2. 21.4

      A construction of the claim in quiz question 1 is that the claim reads on software. As such, the claim is directed to non statutory subject matter per Allvoice.

      1. 21.4.1

        “having a memory and a processor” “wherein the memory includes a stored program”

        Not considering abstract idea, it is a statutory category because the claim is limited to two physical objects.

        You’ve never been able to claim software qua software, it’s always had to be software embodied on something. This case says nothing new about 101 at all.

  1. 20

    Many “innovations” today are solely in the “data manipulation” part of the “new machines” that US companies are coming up with. And this includes new “machines” that are being designed by “old tech” companies.

    Ned (and I’m sure there are others on this message board, but Ned is the most vocal of them) do not think that software and hardware implementations of “data manipulation ideas” are patent-eligible under 101.

    And that’s fine with me. I guess they have figured out a way to interpret 101 to arrive at that conclusion. I don’t have time to read every Supreme Court case and desperately try to convince myself that they are all consistent with each other.

    I understand the business impact of Ned’s position. Maybe Ned (and his sympathizers) do not fully understand how many patents such a position invalidates because they don’t understand the technology that well, e.g., they have never been engineers and so they don’t understand how “innovation” works today. Or maybe they do understand the implications, and they still want to come to that conclusion because (1) they work for countries/entities or are biased toward countries/entities that will benefit from such a position, (2) they are lost in their abstract world of legal interpretation and don’t care about the real world impact, or (3) a combination of these reasons.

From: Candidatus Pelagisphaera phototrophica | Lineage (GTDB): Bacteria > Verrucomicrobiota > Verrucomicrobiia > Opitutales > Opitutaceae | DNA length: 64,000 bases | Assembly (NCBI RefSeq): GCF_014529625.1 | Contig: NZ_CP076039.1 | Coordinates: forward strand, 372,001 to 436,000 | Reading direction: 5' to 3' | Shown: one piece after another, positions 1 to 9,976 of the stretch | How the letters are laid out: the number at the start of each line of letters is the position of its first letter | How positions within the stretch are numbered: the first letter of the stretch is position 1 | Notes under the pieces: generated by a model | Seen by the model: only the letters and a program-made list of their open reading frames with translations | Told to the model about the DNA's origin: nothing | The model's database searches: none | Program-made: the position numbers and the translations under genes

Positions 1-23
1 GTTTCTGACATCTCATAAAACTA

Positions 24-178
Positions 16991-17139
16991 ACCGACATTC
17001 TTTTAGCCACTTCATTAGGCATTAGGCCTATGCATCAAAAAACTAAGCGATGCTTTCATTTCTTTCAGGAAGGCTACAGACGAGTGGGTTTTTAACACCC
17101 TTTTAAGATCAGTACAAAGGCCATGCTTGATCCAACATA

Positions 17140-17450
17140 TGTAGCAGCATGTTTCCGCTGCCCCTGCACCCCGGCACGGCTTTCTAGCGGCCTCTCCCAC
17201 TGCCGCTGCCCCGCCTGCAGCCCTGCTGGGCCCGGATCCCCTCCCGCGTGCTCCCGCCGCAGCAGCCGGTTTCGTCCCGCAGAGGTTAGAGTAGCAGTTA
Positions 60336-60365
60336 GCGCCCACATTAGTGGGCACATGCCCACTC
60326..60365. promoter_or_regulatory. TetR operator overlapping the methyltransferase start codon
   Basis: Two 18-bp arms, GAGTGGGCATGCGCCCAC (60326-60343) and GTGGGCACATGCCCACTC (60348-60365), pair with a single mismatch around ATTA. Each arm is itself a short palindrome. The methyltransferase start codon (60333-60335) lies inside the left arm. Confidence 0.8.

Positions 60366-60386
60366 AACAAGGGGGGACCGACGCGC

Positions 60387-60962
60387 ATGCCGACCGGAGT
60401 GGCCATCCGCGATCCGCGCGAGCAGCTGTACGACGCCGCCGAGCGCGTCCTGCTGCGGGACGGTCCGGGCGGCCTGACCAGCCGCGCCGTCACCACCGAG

The good news is that the courts and the USPTO have had many occasions where they could have struck down all patents on “software or hardware implementations of data manipulation ideas,” but they haven’t. Instead they have intentionally created a mess where some “software” patents pass the 101 test, while others don’t. I think the reason is because, like me, they understand the impact of invalidating all software patents, and at the same time they want to discourage “patent trolls.” Unfortunately, I don’t have a better solution.

    1. 20.1

      Genghis,

      You only need to read two cases to understand the current state of 101: Mayo and Alice.

      I have a solution that I think is fair to everyone. A separate system for software patents. Easier examination, narrower scope and shorter term. Basically, I’d like to (1) only require novelty, (2) narrow scope (only the algorithm disclosed) and (3) 5 year term. Ideally, you’d issue these things in <6 months.

      1. 20.2.1

        I don’t think so. At a high level, I think Ned will agree with me. He may disagree with some of the details, e.g., he understands the impact of his position and it won’t be that bad. But he can’t back up any of those statements with any case law, so it will just be his personal opinion, not an informed legal opinion.

    2. 20.3